From Bulbanews, your community Pokémon newspaper.
Investigating the inspirations behind Pokémon
- Tuesday, October 19, 2010
|| This column has been written by George Hutcheon. It expresses the views of the columnist, not necessarily those of Bulbagarden networks.
The first time I saw Nosepass
, it really confused me. Based on its sprite in Ruby and Sapphire
, it was hard to fathom exactly what it was. I can't be the only who thought its foot was its mouth, right? Anyway, it wasn't until I saw the official artwork that it all fell into place.
Nosepass and Probopass are Pokémon for whom concept and appearance are very different things. In terms of concept, they're based on compasses, a connection especially evident from Probopass' iron filing mustache, as well as Nosepass' smooth, pivot-like movement in the 3D games. But what really interests me is the origin of their appearance, and that's what we'll be looking at today.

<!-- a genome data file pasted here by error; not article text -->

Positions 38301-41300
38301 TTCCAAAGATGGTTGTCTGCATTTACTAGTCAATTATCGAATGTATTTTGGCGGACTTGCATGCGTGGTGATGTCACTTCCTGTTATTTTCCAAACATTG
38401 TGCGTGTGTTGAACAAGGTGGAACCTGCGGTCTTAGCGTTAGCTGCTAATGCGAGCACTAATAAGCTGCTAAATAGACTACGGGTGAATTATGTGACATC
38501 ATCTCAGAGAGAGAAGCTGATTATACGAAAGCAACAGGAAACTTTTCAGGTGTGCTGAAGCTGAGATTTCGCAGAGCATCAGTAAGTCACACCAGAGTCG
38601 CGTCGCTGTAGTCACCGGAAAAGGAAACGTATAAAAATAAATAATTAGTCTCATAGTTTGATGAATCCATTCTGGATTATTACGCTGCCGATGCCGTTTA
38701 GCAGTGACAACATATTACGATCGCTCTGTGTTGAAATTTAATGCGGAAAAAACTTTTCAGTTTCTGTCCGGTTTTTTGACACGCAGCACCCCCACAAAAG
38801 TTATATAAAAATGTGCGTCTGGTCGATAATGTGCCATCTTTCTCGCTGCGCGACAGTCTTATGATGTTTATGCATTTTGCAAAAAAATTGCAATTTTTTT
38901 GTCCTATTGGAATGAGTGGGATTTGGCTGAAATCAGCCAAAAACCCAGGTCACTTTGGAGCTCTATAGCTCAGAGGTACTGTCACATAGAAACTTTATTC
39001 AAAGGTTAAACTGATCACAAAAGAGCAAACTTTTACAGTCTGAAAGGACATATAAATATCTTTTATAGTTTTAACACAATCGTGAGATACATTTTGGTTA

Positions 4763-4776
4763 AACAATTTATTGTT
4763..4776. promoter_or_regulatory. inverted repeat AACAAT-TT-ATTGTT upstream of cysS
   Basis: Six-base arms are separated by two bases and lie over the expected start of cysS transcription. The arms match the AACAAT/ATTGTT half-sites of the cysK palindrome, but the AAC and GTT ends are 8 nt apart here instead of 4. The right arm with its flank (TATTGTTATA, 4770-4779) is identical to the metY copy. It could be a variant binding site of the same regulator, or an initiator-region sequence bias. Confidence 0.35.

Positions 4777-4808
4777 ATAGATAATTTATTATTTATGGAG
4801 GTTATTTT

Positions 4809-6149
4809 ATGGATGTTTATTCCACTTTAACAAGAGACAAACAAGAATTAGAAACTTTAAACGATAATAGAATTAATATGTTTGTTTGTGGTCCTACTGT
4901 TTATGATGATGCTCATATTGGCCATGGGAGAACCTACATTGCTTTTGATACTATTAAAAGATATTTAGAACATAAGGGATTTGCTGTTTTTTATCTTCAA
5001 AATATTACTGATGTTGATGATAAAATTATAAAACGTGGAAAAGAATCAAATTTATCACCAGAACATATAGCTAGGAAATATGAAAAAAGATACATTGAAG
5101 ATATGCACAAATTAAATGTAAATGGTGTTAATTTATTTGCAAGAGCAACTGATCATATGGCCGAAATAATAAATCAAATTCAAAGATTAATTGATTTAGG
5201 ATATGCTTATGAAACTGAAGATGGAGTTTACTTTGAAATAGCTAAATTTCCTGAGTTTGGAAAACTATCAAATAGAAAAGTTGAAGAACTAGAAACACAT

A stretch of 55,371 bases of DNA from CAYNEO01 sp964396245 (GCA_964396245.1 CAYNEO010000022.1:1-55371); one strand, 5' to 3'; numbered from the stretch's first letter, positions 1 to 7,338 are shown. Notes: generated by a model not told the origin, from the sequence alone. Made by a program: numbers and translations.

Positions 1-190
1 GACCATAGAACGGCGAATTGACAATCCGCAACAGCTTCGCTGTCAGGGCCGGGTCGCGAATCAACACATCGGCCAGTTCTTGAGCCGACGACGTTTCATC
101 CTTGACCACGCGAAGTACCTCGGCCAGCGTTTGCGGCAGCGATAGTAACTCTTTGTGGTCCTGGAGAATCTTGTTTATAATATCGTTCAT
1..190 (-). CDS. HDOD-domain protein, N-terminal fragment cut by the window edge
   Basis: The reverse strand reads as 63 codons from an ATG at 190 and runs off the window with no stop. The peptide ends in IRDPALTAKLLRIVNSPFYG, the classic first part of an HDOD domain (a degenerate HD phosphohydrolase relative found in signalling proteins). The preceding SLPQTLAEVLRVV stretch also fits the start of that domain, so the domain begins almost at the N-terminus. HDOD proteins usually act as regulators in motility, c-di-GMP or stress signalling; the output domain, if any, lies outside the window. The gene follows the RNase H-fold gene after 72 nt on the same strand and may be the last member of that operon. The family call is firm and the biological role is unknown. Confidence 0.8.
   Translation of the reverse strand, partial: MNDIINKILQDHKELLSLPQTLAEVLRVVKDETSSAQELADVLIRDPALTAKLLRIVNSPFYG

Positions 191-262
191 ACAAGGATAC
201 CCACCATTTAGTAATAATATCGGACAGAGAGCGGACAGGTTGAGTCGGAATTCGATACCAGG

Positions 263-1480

You may well be aware that the designs of Nosepass and Probopass were inspired by moai, also known as the "Easter Island heads"... even though, as we'll discover, they aren't merely heads. The story behind them is the story of a little-known culture that flourished in isolation for centuries.
Easter Island is one of the many islands of Polynesia, located in the southern Pacific Ocean. Since the late nineteenth century, it has belonged to Chile. Its name was coined by the Dutch explorer Jakob Roggeveen, who became the first European to discover the island on Easter Sunday of 1722. The Polynesian name for the island is Rapa Nui, though this name wouldn't have been used by the native population of the time. Nobody is quite sure what the original name of the island was.